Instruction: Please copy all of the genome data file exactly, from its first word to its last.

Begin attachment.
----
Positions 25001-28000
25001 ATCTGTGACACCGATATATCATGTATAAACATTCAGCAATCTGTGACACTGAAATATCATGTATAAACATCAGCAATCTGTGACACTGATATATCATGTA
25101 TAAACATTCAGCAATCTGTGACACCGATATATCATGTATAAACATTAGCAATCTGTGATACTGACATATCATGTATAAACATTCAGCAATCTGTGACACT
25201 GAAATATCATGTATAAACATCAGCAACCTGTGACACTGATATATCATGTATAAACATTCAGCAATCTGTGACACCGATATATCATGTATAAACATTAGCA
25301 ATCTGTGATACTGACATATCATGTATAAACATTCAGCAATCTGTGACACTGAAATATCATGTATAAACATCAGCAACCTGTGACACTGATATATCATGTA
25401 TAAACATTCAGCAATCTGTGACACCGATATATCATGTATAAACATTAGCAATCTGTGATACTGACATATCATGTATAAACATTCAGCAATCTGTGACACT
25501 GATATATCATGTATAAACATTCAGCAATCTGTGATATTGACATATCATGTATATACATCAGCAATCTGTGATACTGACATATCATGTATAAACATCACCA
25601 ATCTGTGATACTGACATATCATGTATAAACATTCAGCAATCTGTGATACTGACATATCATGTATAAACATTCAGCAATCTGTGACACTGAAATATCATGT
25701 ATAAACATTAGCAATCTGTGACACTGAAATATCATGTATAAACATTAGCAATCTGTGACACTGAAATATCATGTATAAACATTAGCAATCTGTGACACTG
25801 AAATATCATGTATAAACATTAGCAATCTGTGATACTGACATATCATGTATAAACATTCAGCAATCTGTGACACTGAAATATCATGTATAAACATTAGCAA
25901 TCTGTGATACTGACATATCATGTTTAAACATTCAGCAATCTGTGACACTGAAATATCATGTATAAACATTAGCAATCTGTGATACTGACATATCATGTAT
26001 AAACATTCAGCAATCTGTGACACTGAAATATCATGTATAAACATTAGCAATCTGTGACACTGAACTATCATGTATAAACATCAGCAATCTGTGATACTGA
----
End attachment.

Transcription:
Positions 25001-28000
25001 ATCTGTGACACCGATATATCATGTATAAACATTCAGCAATCTGTGACACTGAAATATCATGTATAAACATCAGCAATCTGTGACACTGATATATCATGTA
25101 TAAACATTCAGCAATCTGTGACACCGATATATCATGTATAAACATTAGCAATCTGTGATACTGACATATCATGTATAAACATTCAGCAATCTGTGACACT
25201 GAAATATCATGTATAAACATCAGCAACCTGTGACACTGATATATCATGTATAAACATTCAGCAATCTGTGACACCGATATATCATGTATAAACATTAGCA
25301 ATCTGTGATACTGACATATCATGTATAAACATTCAGCAATCTGTGACACTGAAATATCATGTATAAACATCAGCAACCTGTGACACTGATATATCATGTA
25401 TAAACATTCAGCAATCTGTGACACCGATATATCATGTATAAACATTAGCAATCTGTGATACTGACATATCATGTATAAACATTCAGCAATCTGTGACACT
25501 GATATATCATGTATAAACATTCAGCAATCTGTGATATTGACATATCATGTATATACATCAGCAATCTGTGATACTGACATATCATGTATAAACATCACCA
25601 ATCTGTGATACTGACATATCATGTATAAACATTCAGCAATCTGTGATACTGACATATCATGTATAAACATTCAGCAATCTGTGACACTGAAATATCATGT
25701 ATAAACATTAGCAATCTGTGACACTGAAATATCATGTATAAACATTAGCAATCTGTGACACTGAAATATCATGTATAAACATTAGCAATCTGTGACACTG
25801 AAATATCATGTATAAACATTAGCAATCTGTGATACTGACATATCATGTATAAACATTCAGCAATCTGTGACACTGAAATATCATGTATAAACATTAGCAA
25901 TCTGTGATACTGACATATCATGTTTAAACATTCAGCAATCTGTGACACTGAAATATCATGTATAAACATTAGCAATCTGTGATACTGACATATCATGTAT
26001 AAACATTCAGCAATCTGTGACACTGAAATATCATGTATAAACATTAGCAATCTGTGACACTGAACTATCATGTATAAACATCAGCAATCTGTGATACTGA